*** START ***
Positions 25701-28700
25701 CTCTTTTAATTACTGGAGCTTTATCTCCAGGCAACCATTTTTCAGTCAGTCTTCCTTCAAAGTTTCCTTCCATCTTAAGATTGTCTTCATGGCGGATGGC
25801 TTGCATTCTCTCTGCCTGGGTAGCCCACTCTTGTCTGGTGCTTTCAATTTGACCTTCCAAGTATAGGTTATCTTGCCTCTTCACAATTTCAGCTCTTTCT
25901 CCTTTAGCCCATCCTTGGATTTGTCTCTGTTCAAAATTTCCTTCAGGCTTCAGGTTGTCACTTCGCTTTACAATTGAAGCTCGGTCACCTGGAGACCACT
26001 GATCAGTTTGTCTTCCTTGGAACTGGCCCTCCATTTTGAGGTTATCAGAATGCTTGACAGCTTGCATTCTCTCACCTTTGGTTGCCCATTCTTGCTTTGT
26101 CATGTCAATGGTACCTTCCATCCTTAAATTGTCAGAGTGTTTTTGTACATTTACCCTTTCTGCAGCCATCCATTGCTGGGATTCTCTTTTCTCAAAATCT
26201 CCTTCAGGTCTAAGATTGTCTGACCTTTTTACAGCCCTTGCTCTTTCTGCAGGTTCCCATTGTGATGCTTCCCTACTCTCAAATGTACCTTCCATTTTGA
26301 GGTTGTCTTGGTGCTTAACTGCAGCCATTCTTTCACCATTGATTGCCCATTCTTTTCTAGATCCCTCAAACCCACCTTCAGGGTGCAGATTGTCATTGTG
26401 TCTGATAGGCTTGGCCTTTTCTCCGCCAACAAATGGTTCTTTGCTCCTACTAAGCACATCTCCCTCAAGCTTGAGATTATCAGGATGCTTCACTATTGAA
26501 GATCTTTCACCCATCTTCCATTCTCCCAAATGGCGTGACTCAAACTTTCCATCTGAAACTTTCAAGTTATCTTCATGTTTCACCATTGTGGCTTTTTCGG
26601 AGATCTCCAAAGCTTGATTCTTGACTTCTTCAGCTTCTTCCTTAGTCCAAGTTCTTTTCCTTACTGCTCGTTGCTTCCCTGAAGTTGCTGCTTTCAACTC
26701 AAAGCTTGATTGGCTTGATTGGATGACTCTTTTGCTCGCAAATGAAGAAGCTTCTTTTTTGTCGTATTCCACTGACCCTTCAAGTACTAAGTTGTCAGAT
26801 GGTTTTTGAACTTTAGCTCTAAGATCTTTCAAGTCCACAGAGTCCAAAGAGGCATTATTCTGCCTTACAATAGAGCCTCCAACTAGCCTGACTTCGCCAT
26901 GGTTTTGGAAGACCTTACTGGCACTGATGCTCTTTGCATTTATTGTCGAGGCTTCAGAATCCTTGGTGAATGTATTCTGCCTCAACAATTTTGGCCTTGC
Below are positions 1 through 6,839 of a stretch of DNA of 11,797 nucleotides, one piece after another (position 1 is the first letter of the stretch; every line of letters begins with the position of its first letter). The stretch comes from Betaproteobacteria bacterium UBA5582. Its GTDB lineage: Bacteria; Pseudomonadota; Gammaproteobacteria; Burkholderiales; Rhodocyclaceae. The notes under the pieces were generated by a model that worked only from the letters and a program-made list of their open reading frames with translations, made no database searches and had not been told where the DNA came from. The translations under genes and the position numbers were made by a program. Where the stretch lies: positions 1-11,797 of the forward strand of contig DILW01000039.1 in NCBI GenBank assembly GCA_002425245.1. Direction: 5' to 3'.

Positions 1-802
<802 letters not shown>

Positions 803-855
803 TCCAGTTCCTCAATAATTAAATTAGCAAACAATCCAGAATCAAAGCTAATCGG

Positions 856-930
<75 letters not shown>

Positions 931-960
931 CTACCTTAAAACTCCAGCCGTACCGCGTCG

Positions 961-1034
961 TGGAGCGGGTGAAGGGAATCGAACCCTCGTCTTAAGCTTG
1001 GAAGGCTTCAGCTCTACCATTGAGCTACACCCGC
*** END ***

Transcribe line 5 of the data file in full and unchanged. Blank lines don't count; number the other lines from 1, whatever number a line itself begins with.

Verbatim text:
26001 GATCAGTTTGTCTTCCTTGGAACTGGCCCTCCATTTTGAGGTTATCAGAATGCTTGACAGCTTGCATTCTCTCACCTTTGGTTGCCCATTCTTGCTTTGT